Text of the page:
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BMW’s commitment to build electric cars in Cowley is welcome news – but a just transition for the workforce is not a done deal   

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BMW announced today that the company would invest £600 million to start production of two electric vehicles – the Mini Cooper and the Mini Aceman – at its Cowley and Swindon plants.  Production is slated to start in 2026. The Cowley will be all-electric by 2030. 

This is welcome news for the future of the Cowley and Swindon plants. However, there is no mention of the BMW Hams Hall engine plant and what the future plans for the site are. The site could perhaps transition to making electric drive trains, like Jaguar Land Rover has done with their engine manufacturing facility and Ford with their transmission plant in Halewood. 

At Cowley and Swindon, the focus should now be on supporting the workforce through the transition, protecting their pay and conditions, and ensuring that they, their representatives and Unite their Union get to play a leading role in what the transition looks like and how they achieve it.   

Aside from the BMW factories, this announcement will also affect the component supply chain – the companies that currently supply BMW with components for internal combustion engines, fuel systems and emissions systems. These companies and workforces need support to transition to other components required for electric vehicles, or other sectors.  

This is precisely where the current lack of a proper industrial strategy is failing the sector. While big car manufacturers announce plans to shift to zero-emissions vehicles, many of the smaller supply chain firms do not have a plan yet.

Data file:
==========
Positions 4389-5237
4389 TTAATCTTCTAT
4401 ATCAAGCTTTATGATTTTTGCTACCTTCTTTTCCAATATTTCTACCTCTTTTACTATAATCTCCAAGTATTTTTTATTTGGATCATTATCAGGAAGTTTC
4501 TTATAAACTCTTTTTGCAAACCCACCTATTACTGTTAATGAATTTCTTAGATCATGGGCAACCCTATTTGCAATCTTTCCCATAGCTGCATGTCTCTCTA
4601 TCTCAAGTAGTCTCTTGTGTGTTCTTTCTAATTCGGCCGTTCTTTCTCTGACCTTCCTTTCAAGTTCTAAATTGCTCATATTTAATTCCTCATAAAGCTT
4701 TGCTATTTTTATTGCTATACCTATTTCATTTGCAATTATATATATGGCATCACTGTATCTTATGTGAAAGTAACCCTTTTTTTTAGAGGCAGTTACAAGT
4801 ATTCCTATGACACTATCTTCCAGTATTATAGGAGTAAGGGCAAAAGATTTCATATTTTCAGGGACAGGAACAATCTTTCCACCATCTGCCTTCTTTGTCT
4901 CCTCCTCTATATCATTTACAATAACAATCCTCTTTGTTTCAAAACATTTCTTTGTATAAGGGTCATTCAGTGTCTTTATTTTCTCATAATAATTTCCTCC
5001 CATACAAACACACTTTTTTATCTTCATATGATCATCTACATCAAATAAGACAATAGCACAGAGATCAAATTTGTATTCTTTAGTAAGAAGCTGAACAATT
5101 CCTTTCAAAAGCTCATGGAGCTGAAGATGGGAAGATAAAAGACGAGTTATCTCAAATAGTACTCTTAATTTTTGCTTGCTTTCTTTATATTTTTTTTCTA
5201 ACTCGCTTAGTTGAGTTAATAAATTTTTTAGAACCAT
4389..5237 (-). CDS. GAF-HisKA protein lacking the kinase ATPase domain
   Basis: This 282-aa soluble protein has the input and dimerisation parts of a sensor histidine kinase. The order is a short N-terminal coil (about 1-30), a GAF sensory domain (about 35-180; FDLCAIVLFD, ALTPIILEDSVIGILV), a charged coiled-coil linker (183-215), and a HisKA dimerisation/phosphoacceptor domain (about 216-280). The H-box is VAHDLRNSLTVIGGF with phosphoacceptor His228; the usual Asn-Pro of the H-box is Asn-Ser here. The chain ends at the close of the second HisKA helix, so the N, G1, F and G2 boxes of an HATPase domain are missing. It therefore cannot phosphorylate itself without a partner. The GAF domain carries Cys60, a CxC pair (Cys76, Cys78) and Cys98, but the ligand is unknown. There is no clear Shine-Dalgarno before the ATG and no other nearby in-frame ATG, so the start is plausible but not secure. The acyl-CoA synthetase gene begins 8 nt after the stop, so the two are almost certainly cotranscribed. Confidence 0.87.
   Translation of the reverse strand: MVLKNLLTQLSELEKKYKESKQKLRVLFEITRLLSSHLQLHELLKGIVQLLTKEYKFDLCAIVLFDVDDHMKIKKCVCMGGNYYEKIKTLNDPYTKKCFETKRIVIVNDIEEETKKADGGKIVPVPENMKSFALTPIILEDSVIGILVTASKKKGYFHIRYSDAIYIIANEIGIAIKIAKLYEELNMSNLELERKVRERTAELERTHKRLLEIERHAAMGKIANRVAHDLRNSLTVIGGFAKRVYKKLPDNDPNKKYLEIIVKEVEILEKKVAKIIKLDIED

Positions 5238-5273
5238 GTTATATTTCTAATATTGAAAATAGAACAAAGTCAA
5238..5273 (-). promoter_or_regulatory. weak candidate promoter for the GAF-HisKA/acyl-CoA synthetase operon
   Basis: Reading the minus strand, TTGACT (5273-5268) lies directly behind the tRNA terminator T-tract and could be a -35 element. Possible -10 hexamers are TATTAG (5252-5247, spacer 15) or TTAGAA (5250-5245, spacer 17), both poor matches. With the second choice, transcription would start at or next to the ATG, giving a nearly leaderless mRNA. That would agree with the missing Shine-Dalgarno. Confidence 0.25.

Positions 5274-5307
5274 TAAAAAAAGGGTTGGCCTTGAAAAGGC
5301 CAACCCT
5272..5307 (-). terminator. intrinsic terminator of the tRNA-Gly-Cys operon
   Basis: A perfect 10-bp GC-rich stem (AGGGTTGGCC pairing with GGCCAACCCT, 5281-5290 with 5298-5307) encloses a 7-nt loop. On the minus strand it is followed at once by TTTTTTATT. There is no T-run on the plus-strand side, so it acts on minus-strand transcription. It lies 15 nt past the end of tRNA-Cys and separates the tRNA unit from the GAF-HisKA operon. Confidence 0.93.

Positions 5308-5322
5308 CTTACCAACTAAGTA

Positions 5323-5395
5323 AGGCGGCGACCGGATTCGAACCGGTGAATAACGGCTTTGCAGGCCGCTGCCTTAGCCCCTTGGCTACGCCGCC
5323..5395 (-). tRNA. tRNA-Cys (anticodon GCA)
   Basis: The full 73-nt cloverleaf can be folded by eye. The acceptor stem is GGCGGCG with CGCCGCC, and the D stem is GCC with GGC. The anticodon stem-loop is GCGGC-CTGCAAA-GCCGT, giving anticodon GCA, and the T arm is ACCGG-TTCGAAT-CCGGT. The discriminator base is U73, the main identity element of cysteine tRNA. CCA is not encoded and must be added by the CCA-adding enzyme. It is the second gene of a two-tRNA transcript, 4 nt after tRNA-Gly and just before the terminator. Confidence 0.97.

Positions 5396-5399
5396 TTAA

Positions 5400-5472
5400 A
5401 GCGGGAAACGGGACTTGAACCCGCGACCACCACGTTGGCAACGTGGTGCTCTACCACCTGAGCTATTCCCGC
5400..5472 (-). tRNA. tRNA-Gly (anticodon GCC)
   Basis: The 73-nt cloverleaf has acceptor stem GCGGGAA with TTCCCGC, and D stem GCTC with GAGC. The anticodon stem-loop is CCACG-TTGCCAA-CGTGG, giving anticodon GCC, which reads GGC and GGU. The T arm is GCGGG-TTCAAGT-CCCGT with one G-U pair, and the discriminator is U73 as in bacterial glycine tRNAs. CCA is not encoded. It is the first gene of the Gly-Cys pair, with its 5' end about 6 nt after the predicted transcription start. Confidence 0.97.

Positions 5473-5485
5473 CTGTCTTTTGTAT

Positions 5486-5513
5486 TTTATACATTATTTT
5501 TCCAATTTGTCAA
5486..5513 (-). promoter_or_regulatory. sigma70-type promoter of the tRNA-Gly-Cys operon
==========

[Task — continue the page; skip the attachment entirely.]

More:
The picture is further complicated by Brexit. The new rules of origin that come into effect next year means that manufacturers need a localised supply chain (either UK or EU based), or face imposed tariffs. The UK automotive sector employs over 150 thousand people, and is a hugely successful exporter of its products. We need to protect this by supporting the component supply chain that feeds into it, so it thrives despite the new tariffs.  

Recent TUC research shows that up to 850 thousand UK manufacturing and supply chain jobs could be at risk of offshoring because of the lack of a bold, worker- and climate-friendly industrial strategy. BMW’s investment in Cowley is good news for the future of the site, but the work of future-proofing the jobs has only just begun. 

Frank Duffy is the TUC’s project officer for a Worker-Led Transition in automotive.  Frank has worked in the automotive sector for most of his working life, previously as a senior rep at GKN Automotive.  

If you work in manufacturing and are interested in discussing how to future-proof jobs in your workplace, write to us on   

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